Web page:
As the Herald implies though doesn’t actually say, this looks like a clear breach of the Electoral Act. Further, it’s different from the situation of students living away from home, because the law allows them to remain enrolled at a place they regard as home, provided they have previously lived there. Key didn’t qualify under that provision.
    Those wacky Nats and their harebrained schemes. But it's all run by a lawyer first so

  16. Post
    tbf I don't trust english at all, he's one of those "how do you know when he's lying types..."

  17. Post
    bradc wrote:
    Interdesting info from your link Kiwi





    Those wacky Nats and their harebrained schemes. But it's all run by a lawyer first so
    It's not great when your yardstick for what is acceptable behaviour is that of other slippery politicians.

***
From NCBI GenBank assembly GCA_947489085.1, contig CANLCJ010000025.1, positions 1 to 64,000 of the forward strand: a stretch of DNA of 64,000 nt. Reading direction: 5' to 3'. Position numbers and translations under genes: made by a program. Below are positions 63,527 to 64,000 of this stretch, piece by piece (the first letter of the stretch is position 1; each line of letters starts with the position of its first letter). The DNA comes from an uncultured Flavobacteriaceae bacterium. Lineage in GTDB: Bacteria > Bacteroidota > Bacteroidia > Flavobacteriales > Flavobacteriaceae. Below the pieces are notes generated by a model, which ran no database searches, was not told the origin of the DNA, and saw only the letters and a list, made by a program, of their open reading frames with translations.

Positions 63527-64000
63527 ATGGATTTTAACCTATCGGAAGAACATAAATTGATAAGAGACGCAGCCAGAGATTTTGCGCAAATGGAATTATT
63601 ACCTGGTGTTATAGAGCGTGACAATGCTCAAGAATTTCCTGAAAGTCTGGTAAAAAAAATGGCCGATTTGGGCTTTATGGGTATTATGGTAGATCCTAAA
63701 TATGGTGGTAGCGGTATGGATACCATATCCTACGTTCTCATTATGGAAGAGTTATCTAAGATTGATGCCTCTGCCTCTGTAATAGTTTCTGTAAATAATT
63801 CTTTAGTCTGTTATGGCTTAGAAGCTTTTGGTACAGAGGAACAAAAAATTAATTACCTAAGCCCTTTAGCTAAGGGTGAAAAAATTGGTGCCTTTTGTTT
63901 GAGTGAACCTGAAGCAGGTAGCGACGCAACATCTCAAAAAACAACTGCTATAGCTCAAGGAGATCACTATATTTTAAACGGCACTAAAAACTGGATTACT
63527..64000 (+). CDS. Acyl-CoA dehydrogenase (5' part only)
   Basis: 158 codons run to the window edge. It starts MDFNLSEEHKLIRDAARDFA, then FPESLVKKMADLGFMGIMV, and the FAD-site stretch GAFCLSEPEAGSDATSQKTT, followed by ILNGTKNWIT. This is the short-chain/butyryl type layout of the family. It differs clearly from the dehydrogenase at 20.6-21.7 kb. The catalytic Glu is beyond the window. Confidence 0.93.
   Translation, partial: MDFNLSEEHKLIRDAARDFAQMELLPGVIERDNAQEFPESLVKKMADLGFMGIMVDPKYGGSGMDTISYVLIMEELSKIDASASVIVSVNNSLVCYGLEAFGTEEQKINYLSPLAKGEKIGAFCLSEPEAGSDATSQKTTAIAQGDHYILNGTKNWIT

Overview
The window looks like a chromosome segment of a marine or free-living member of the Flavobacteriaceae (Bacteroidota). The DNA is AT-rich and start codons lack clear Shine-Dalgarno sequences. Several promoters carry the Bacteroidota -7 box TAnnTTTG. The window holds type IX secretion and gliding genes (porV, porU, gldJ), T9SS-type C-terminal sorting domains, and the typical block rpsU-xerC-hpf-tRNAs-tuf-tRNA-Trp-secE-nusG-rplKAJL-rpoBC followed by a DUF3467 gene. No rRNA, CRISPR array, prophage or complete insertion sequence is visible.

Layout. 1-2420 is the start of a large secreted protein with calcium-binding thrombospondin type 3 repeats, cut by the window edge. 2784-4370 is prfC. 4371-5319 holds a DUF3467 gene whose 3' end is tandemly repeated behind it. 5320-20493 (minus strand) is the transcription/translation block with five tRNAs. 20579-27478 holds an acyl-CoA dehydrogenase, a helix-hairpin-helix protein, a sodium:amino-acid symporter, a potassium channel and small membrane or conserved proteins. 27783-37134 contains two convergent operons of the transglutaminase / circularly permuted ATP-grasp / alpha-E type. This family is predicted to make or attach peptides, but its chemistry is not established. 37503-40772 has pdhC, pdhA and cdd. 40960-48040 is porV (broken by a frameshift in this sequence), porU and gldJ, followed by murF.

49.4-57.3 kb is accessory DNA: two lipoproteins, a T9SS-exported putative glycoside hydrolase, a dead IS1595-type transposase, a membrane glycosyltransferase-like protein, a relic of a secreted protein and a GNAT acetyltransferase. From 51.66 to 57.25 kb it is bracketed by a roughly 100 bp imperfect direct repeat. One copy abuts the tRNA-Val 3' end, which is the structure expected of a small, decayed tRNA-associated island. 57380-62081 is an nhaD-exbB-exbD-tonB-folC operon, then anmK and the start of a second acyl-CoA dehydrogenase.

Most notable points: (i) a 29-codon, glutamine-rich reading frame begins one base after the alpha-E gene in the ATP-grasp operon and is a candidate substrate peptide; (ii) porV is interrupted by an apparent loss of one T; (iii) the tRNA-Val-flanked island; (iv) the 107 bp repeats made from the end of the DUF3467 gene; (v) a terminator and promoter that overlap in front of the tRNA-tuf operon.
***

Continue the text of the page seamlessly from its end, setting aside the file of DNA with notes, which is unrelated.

18. Post
    Vulcan wrote:
    tbf I don't trust english at all, he's one of those "how do you know when he's lying types..."
    I'll help. He's usually lying to the point you should assume everything is a lie for this country's safety.

  19. Post
    Been thinking about who to vote. It's nice to actually have a potentially meaningful choice for once.

    I was simply going to vote for Labour/Ardern to keep National out but voting purely from a policy standpoint getting TOP to 5% so that they can push their tax policy through would be hugely beneficial to NZ, as well as some other policies. They don't actually have a cat policy, for the record.

  20. Post
    DW wrote:
    It's not great when your yardstick for what is acceptable behaviour is that of other slippery politicians.